How Klitschkos came to rule German fight game

Ukrainian brothers are box-office gold in their adopted nation, so Wladimir's fight with David Haye will be huge. Steve Bunce reports
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During the last decade the Klitschko brothers have dominated the relatively new and unique boxing business in Germany and this Saturday's fight in Hamburg is expected to be the biggest so far to feature either of the delightful émigré boxers.

On Saturday there is a chance that the record for the attendance at a live fight will be shattered and there is every chance that both the number of fans watching on television and the percentage of the audience tuning in will be the best for over a decade. The Klitschko brothers are big in a business that deals only in big events and big fights, which makes it unique in the boxing world; there is no small-hall culture, no York Hall equivalent on a Tuesday night on the Rhine.

All of the recent fights involving a Klitschko brother have done excellent business at the box office and on television, as has Wladimir Klitschko's opponent on Saturday, David Haye, by the way. A Klitschko fight is an event in Germany with marquees set up near the arena or stadium to deal with the after-fight crowd. Recent entrances have included a live set from the Pussycat Dolls, who performed from the centre of the ring, and a quite astounding ringwalk by Vitali, the elder of the two brothers, between holograms of modern heavyweights wishing him the best from behind a beam. It was a Star Trek classic.

But how did the Klitschko brothers come to dominate German boxing? They simply followed fighters from the old Soviet bloc and, when it came time to discard their vests, they based their professional careers in Germany. They fought as amateurs for Ukraine and are old enough to have been part of the Soviet system that identified talented sportsmen and women and placed them in sporting academies. Wladimir won an Olympic gold in Atlanta and made his professional debut a few months later in Germany: Vitali turned professional the same night.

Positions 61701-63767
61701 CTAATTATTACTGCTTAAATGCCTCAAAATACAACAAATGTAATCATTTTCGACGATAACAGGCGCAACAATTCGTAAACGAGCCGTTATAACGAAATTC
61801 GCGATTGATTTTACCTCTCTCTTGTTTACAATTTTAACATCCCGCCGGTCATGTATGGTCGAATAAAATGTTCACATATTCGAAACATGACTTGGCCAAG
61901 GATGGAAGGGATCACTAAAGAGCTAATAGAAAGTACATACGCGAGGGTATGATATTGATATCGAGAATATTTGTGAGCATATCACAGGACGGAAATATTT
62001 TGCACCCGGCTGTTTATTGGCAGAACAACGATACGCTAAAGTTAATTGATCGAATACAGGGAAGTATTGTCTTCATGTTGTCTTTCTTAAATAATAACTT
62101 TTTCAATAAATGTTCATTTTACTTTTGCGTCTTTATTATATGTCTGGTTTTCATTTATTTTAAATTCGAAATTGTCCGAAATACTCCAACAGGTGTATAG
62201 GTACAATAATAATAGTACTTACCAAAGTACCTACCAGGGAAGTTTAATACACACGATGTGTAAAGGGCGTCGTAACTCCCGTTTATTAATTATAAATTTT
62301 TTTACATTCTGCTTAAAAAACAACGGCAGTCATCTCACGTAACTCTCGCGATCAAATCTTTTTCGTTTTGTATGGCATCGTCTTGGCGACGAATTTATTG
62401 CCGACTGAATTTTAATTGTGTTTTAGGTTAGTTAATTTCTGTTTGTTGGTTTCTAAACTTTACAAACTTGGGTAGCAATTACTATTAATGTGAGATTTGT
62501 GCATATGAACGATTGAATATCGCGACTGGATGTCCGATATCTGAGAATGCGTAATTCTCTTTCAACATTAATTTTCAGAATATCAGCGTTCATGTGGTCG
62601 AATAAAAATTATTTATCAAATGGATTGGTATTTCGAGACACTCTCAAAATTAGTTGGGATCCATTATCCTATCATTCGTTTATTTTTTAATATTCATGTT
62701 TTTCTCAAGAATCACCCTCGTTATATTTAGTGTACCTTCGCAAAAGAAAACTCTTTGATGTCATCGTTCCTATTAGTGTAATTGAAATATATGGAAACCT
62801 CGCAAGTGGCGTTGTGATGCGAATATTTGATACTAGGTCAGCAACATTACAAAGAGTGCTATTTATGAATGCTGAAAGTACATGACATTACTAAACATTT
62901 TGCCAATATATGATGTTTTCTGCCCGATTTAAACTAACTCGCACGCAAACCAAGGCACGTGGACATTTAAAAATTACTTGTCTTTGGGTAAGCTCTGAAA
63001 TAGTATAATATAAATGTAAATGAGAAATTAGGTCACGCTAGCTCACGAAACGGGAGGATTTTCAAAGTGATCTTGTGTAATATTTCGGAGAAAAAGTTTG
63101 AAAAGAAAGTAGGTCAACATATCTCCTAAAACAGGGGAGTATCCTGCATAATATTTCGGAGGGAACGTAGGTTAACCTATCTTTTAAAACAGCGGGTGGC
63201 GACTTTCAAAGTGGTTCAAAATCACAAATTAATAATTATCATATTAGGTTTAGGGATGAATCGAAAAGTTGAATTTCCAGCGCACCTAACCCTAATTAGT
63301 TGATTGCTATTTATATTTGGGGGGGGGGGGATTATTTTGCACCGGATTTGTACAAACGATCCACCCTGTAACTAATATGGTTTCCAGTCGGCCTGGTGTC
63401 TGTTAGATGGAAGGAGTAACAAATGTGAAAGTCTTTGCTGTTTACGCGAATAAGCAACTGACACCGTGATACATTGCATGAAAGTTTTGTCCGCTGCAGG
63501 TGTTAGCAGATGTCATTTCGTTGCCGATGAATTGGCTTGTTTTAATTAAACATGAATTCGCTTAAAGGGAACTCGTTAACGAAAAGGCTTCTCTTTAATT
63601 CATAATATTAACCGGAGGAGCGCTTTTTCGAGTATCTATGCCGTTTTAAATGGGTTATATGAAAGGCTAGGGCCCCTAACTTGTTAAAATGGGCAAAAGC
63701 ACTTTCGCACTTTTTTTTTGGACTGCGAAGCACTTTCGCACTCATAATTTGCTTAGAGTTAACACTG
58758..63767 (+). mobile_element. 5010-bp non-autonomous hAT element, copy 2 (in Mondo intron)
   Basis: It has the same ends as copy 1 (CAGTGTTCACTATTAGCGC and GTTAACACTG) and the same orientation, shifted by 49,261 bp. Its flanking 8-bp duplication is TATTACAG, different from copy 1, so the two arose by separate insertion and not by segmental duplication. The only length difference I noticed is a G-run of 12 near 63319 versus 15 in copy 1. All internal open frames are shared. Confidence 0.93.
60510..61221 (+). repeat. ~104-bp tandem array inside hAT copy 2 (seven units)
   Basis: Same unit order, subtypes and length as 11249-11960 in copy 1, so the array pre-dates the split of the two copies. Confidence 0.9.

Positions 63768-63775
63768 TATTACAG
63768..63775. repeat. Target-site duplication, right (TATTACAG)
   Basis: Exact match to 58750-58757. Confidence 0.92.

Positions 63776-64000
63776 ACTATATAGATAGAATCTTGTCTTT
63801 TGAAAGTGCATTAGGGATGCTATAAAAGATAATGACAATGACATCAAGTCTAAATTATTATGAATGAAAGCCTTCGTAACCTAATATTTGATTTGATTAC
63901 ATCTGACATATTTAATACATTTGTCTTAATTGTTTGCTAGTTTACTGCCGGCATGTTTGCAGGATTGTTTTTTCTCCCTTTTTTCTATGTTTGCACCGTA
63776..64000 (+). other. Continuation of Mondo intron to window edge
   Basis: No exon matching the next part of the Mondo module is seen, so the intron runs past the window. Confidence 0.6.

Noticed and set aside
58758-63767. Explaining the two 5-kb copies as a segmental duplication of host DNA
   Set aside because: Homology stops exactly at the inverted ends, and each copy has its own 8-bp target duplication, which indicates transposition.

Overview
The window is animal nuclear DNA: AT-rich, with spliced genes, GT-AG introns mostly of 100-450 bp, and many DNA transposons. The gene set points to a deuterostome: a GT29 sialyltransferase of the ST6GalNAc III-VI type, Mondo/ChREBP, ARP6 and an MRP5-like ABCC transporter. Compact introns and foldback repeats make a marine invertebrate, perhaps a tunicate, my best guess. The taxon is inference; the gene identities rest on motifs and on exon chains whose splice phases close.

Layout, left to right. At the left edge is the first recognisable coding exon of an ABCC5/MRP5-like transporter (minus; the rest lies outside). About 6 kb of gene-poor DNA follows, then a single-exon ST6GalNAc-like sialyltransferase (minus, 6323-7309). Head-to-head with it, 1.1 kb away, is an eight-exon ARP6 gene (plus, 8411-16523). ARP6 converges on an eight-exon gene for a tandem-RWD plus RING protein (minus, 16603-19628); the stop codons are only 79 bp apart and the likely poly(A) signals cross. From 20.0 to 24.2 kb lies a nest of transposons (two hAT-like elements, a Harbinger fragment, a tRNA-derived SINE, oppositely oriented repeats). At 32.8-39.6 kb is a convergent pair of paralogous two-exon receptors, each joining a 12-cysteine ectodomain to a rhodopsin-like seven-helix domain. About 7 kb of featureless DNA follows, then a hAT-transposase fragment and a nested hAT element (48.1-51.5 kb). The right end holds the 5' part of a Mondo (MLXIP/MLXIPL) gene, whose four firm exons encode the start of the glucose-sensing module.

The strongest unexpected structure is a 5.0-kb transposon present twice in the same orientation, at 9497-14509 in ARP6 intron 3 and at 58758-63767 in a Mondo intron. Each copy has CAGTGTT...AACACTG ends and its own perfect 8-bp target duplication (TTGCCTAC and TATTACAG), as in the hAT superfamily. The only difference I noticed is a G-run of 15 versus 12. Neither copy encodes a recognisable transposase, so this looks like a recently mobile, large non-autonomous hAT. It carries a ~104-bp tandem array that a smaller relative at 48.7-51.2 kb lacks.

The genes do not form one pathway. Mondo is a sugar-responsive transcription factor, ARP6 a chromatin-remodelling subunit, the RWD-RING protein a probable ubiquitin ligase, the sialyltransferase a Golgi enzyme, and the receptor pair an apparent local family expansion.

"The German boxing business really started in 1992 when my dad did the deal for [German boxer] Henry Maske with [TV channel] RTL," insists Kalle Sauerland, whose father Wilfred kept the business ticking over for 15 years before the Maske deal.

"The Germans love their boxing but they have a funny way of showing it," said Frank Maloney, who in 1997 took his Irish heavyweight Kevin McBride to fight Axel Schulz in Berlin. "They don't say a word, they just sit there and when it's over they go crazy. But, don't think they don't care because they show up in their thousands and they are loyal."

In the list of the most watched sports events in German history, nine of the top 10 places are currently occupied by either Maske or his heavyweight counterpart Schulz; Wladimir Klitschko will change that this weekend against Haye. Now the Klitschko brothers rule supreme, with massive outdoor fights generating crowds of more than 40,000 on a regular basis and television figures of between 11 million and nearly 14 million for their fights. The brothers have performed better than the German national football team on occasion, including last year when Wladimir easily beat the reluctant American "Fast" Eddie Chambers in front of 51,000 people in Düsseldorf.

"Most of the success I have achieved has been in Germany," adds Wladimir. "Germany feels like home and the fans feel like my fans. We love the fans, we fight for the fans and they come out and support us. It's a special relationship."

Wladimir was an ambassador for Germany's (failed) 2018 Ryder Cup bid and both brothers have the same role for Ukraine at next year's European Championship. They are smart, tall, athletically gifted and they are forever praising Mrs Klitschko, their dear old mum; dream athletes in many ways. Wlad still talks about the purity of boxing – less so since his association with Haye, whom Wlad has dubbed "the king of crudity".

However, they are still safety-first fighters and that is why they are not stars in America. They are respected, and the Haye fight, which will be shown on television giant HBO, could very well be the fight that changes the landscape. Haye, meanwhile, is crude, rude, ruthless, exciting and not very German.